They met a second time at an old book shop, this time accidentally. She shyly acknowledged his presence.

On their third meet, this time in the same Cafe, "I don't mean to pry but you do seem to be in a world of your own" Karan said. Anjali looked away and her eyes welled up with tears. Karan said, "Let's meet at what seems like your favourite spot tomorrow. If you feel so, let's talk"

It was Karan's turn to be silent. In fact he was overwhelmed by what he heard as the setting sun painted Anjali's face in warm hues, making her look all the more beautiful. The eyes which welled up with tears were now his. Anjali clasped his hand as they slowly walked back.

Saturday, 20 February 2016

To the Mother Born

(Image Courtesy~ Meenal Jaiswal)
Eighty is a mighty number when we consider that life expectancy of Indian women is less than seventy years. So when our Mom, Indumati, recently turned eighty, it was a special occasion. It is unfortunate that we could not celebrate it with gusto as we would have wanted to.

Her frailty and rapidly deteriorating health have taken a toll on her spirit~ well, almost. It is painful to watch the inevitable while knowing one is helpless. That whatever modern medicine can do for her degenerative spine is being done. That eighteen pills a day over many years have failed to reduce her pain and even the brave one is now cracking under the brunt of weeks of sleepless nights and untold discomfort.

I try to mollify myself that all this is the cycle of karma..we are born, grow up and eventually wither away. Is there an escape? Acceptance is a balm.

In her prime, she has been a lady who has never failed to inspire me. Sis and I owe a lot of our qualities to her. If we are honest, disciplined, resourceful and fiercely independent, we owe it to what we learnt from her, the fine example that she herself set.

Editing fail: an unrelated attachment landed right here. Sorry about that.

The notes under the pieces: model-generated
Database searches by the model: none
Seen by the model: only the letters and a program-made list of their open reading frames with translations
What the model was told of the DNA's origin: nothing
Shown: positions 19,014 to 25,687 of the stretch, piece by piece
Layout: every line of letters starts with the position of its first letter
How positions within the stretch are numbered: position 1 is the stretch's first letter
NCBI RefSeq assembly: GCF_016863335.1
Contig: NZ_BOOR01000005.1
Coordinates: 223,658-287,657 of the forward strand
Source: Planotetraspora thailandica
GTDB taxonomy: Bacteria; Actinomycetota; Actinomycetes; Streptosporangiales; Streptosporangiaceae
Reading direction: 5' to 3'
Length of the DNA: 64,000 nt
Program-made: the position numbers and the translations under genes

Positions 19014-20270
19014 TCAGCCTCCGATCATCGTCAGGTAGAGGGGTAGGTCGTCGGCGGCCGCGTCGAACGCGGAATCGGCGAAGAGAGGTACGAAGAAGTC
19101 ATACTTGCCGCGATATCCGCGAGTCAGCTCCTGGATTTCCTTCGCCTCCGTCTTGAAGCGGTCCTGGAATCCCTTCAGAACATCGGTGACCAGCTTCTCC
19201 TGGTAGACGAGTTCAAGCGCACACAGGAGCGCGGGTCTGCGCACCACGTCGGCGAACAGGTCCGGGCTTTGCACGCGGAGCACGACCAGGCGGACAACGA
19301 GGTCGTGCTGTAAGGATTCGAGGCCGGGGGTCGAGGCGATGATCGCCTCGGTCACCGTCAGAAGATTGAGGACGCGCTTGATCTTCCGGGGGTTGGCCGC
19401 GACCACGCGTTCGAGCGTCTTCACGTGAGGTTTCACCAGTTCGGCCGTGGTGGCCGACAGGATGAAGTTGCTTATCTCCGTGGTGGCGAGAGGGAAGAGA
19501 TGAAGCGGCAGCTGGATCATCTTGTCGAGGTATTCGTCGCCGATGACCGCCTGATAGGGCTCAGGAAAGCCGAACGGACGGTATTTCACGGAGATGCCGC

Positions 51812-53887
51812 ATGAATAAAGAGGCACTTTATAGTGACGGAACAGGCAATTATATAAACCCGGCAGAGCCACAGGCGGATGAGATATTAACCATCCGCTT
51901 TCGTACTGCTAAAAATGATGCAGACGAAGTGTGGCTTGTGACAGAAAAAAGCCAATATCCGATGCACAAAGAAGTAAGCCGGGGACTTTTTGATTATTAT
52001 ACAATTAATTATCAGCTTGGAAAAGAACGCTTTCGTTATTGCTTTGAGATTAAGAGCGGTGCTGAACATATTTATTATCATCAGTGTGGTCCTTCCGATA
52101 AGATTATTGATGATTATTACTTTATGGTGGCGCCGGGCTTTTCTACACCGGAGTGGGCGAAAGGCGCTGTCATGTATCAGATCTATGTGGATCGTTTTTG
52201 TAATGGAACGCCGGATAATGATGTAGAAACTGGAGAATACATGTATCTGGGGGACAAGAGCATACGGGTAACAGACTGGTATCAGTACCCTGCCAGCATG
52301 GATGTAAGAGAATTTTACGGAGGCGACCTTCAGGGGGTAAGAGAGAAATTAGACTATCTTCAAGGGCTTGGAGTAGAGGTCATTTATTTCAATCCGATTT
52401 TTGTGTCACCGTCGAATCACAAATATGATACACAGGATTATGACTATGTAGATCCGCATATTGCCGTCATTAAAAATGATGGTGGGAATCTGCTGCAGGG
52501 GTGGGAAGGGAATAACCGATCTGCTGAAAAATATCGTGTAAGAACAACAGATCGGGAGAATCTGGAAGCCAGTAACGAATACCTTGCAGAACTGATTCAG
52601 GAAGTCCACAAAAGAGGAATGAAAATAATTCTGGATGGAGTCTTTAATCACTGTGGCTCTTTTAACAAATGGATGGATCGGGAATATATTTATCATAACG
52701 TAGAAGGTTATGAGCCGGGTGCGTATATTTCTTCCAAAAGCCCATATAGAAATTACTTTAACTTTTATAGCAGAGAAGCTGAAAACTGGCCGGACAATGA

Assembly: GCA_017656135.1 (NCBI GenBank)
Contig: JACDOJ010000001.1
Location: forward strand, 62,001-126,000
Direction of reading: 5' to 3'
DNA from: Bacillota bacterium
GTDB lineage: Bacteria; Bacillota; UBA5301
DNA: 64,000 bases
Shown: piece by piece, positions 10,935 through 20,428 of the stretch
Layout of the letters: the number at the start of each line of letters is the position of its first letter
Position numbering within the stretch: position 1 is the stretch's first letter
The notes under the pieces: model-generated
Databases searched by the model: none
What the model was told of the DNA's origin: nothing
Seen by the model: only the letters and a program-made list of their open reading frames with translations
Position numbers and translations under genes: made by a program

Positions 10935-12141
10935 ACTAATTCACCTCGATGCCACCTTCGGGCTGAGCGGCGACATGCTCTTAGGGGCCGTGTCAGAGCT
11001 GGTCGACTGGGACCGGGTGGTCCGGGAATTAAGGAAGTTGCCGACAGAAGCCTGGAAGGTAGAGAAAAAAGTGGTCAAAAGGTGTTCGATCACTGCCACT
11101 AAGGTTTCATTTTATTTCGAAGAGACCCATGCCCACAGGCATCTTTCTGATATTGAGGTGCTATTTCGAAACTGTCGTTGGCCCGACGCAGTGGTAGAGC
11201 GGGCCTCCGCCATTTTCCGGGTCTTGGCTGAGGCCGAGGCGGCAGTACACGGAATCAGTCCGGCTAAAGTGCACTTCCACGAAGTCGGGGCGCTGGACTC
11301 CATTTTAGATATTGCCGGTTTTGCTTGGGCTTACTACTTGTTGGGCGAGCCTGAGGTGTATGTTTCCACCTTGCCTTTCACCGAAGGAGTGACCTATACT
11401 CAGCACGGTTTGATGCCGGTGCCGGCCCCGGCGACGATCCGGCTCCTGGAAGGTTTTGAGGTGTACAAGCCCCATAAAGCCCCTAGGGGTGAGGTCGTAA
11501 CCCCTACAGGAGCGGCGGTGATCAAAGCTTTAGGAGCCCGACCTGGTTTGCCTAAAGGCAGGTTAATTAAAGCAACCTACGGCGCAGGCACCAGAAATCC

In the mid sixties, when break ups of marriages were rare in India and virtually unheard of in a tiny village like Vasai where her maternal home was, she chose to take this call. Her children's future was more important to her than the questions society would ask of her and an abusive husband was not an ideal that she wanted us to emulate.

All three of us had the good fortune of the shelter that our magnanimous maternal Uncle provided us. To me, although he wasn't my biological father, he is the hero I look up to till this date. Mom made all efforts to ensure that our financial burden on Uncle was minimised. She took up odd jobs of embroidery and knitting which she excelled at.

When I finished College and stood on my own feet, it was a sense of relief for Mom, for my Uncle would not have to support us any more. So, since the ripe age of twenty I have managed to provide for my family, hopefully with reasonable success. As my business began to flourish, we managed to purchase our first apartment in Mumbai: the first place she could call home in the truest sense. Going out on vacations together gave us most joy.

Life has its ways. My late marriage brought in friction which is a rule rather an exception in India as more and more and more urban families decide to go nuclear. Much against my wishes and a move that brought about great anguish in me, my mom and sis decided to live separately shortly afterward. Fortunately, they stay very close by. All the same I feel everyday that she misses me~ such is her love for me. Also, I cannot comfort her and be by her side as easily as I previously could.

As her illnesses get better of her, she has fallen prey to depression. Unimaginable for a woman of spunk. Everyone used to tease her for her habit of wearing 'matching clothing and accessories', for her zest for life even when well past seventy five. A woman so full of life, bustling with energy, enthusiastic about learning, reading, picking up new skills. Until a few weeks ago, she cooked all the meals..even that joy has been seized from her since the sprightly woman now hobbles across even a few feet across the living room. She has gone quieter too.

I love you Mom. I know over the last few years I have not been able to give you adequate time. The brunt of taking care of you has solely fallen on Sis and she has done a magnificent job of it. Just wish I could absorb all your pain..

God bless you and thank you for all you have done for us. Am proud to be your son!
comments powered by Disqus